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Over the past few years, it has become much more common for organizations to operate multi-hypervisor environments. This mix of hypervisors sometimes results from mergers and acquisitions, but in other cases it may be due to shrinking IT budgets forcing IT staff to adopt less expensive technology. Whatever the reason, environments with multiple hypervisors are quickly becoming the norm.
Operating a multi-hypervisor environment introduces a number of logistical challenges, not the least of which is backup and recovery. IT professionals must carefully consider how a mix of multiple hypervisors will affect their disaster recovery plans. Here are three main challenges that can catch IT pros off guard.
Inadequacies with backup applications
Not that long ago, running multiple hypervisors meant having a separate backup application for each hypervisor. Today, some of the major backup vendors allow you to back up multiple virtualization platforms using a single backup application. Even so, such products do not always provide identical levels of coverage for the various hypervisors. For instance, a backup application might have very rich VMware support, but minimal support for backing up Hyper-V virtual machines (or vice versa).
Organizations considering a backup application designed to work with multiple hypervisors should check the specific hypervisor versions that are supported. Some backup applications, for instance, do not yet support vSphere 6.
Instant recovery support
The single most important backup-related feature introduced in the last few years is instant recovery. This allows you to bring a virtual machine (VM) online immediately after a failure without the need for a traditional restoration. The technology features a dramatically lower recovery time objective, allowing users to get back to work almost immediately.
Although instant recovery has become the must-have feature for backup applications, it can be problematic in organizations running multiple hypervisors because this feature depends on disk-based backups. If an organization uses disk-based backup, the latest recovery point is available online, without the IT staff having to mount a backup tape. Because VM backups are readily accessible on a disk-based backup, the backup software can direct a hypervisor to mount a VM directly from the backup. Prior to doing so, a snapshot is created so that any write operations are isolated within a dedicated differencing disk and do not impact the integrity of the backup.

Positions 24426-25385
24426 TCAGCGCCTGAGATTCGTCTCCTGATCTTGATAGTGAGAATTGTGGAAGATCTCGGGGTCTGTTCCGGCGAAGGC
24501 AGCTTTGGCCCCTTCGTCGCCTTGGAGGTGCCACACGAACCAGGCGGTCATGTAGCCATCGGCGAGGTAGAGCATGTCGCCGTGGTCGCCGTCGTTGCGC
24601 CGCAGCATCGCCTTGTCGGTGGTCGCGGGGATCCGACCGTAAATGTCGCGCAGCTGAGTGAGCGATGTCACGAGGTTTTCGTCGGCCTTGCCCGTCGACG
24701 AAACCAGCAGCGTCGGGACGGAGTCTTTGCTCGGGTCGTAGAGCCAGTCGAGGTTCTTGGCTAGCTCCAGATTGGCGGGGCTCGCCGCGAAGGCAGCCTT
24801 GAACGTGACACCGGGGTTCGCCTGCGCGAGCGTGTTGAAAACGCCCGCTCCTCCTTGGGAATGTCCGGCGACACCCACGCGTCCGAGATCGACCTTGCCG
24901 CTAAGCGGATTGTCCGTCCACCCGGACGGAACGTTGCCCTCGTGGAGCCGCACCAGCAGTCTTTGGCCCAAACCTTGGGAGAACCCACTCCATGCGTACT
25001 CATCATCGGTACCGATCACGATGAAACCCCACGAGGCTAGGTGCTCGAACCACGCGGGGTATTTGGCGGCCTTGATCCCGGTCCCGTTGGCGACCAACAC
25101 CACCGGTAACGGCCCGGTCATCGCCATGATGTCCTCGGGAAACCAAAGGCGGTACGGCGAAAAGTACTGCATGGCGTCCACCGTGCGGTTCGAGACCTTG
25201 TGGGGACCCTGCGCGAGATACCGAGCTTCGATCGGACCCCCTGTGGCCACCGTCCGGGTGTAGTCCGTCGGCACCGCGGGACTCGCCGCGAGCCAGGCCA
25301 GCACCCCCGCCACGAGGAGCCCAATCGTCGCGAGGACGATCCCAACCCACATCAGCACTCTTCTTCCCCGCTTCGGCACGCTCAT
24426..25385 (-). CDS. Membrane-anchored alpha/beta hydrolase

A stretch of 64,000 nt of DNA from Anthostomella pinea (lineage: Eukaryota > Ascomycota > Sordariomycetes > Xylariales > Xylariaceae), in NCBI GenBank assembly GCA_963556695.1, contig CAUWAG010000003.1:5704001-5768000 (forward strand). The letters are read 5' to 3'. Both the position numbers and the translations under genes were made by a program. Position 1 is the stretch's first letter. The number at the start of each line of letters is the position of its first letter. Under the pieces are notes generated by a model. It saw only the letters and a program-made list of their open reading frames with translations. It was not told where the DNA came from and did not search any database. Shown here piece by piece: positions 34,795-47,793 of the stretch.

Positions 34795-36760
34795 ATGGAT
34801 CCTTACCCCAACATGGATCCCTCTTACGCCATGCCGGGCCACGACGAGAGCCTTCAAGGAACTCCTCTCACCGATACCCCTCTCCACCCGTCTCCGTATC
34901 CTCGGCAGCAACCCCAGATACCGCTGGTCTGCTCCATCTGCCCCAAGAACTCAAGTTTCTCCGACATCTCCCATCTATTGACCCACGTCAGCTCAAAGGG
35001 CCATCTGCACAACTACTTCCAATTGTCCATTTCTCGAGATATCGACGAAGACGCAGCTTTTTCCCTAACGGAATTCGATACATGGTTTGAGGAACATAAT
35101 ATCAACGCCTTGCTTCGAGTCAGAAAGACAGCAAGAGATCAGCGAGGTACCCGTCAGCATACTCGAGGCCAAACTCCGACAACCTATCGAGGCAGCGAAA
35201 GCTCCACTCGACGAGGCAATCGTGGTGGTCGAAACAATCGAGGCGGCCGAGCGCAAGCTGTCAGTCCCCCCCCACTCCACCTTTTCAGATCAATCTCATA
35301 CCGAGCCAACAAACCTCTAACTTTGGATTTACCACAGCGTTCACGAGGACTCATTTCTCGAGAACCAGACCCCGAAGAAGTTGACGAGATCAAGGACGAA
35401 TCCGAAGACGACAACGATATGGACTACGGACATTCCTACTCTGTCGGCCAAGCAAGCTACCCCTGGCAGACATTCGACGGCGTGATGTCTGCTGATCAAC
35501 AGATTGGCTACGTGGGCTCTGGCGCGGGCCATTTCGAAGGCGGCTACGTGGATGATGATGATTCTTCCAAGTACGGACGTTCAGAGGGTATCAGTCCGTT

Backup vendors have their own way of doing things. Regardless of the specific method a backup vendor uses to enable instant recovery, it cannot work without a hypervisor. With that in mind, imagine trying to use an instant recovery feature in an environment with multiple hypervisors. Depending on how your backup software works, it is possible that instant recovery might be enabled for one virtualization platform, but not another. It is also possible that enabling instant recovery in a multi-hypervisor environment will require you to back up each virtualization platform separately.
Distributed backup applications
Distributed backup applications can also complicate disaster recovery in multi-hypervisor environments. Imagine for a moment that you have an application that not only spans multiple VMs, but multiple hypervisors. How do you protect that application?
Unless you are running guest backups, your backup software would not only need application awareness, but it would also have to natively support each hypervisor. If you needed to carry out a full VM restoration, the backup application would have to determine which virtualization platform each application's VMs were running on. The backup software must be able to perform a crash-consistent recovery of the distributed application despite some of the application's VMs running on different hypervisors.
It is not impossible to protect VMs running on multiple hypervisors. Doing so requires a good understanding of which VMs are running in each environment, what the recovery requirements are for each virtual machine, and whether or not your backup application can deliver those capabilities. Although not convenient, it is sometimes more effective to adopt separate backup products for each environment rather than trying to make a single backup application handle all your backup needs.
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